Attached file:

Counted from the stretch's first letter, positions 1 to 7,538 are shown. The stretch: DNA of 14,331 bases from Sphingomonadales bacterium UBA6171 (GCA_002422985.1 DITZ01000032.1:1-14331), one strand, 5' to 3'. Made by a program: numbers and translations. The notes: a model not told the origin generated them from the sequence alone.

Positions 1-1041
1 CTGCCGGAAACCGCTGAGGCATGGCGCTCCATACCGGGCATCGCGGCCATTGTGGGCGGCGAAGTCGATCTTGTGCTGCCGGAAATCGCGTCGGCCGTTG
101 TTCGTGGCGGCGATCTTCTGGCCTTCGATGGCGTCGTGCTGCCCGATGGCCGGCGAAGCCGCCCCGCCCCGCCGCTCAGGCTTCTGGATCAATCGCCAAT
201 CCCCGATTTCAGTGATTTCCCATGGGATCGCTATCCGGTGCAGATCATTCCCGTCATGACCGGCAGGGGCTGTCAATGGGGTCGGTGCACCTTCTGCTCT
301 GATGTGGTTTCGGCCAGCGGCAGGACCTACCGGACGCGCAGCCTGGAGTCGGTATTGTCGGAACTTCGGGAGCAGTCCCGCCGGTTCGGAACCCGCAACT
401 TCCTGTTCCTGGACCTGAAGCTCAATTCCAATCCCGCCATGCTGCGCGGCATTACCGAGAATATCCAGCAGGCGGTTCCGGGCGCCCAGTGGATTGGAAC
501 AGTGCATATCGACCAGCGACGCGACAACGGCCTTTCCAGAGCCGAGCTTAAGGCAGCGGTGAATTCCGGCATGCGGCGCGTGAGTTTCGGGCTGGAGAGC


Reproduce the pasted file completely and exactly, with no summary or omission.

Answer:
Counted from the stretch's first letter, positions 1 to 7,538 are shown. The stretch: DNA of 14,331 bases from Sphingomonadales bacterium UBA6171 (GCA_002422985.1 DITZ01000032.1:1-14331), one strand, 5' to 3'. Made by a program: numbers and translations. The notes: a model not told the origin generated them from the sequence alone.

Positions 1-1041
1 CTGCCGGAAACCGCTGAGGCATGGCGCTCCATACCGGGCATCGCGGCCATTGTGGGCGGCGAAGTCGATCTTGTGCTGCCGGAAATCGCGTCGGCCGTTG
101 TTCGTGGCGGCGATCTTCTGGCCTTCGATGGCGTCGTGCTGCCCGATGGCCGGCGAAGCCGCCCCGCCCCGCCGCTCAGGCTTCTGGATCAATCGCCAAT
201 CCCCGATTTCAGTGATTTCCCATGGGATCGCTATCCGGTGCAGATCATTCCCGTCATGACCGGCAGGGGCTGTCAATGGGGTCGGTGCACCTTCTGCTCT
301 GATGTGGTTTCGGCCAGCGGCAGGACCTACCGGACGCGCAGCCTGGAGTCGGTATTGTCGGAACTTCGGGAGCAGTCCCGCCGGTTCGGAACCCGCAACT
401 TCCTGTTCCTGGACCTGAAGCTCAATTCCAATCCCGCCATGCTGCGCGGCATTACCGAGAATATCCAGCAGGCGGTTCCGGGCGCCCAGTGGATTGGAAC
501 AGTGCATATCGACCAGCGACGCGACAACGGCCTTTCCAGAGCCGAGCTTAAGGCAGCGGTGAATTCCGGCATGCGGCGCGTGAGTTTCGGGCTGGAGAGC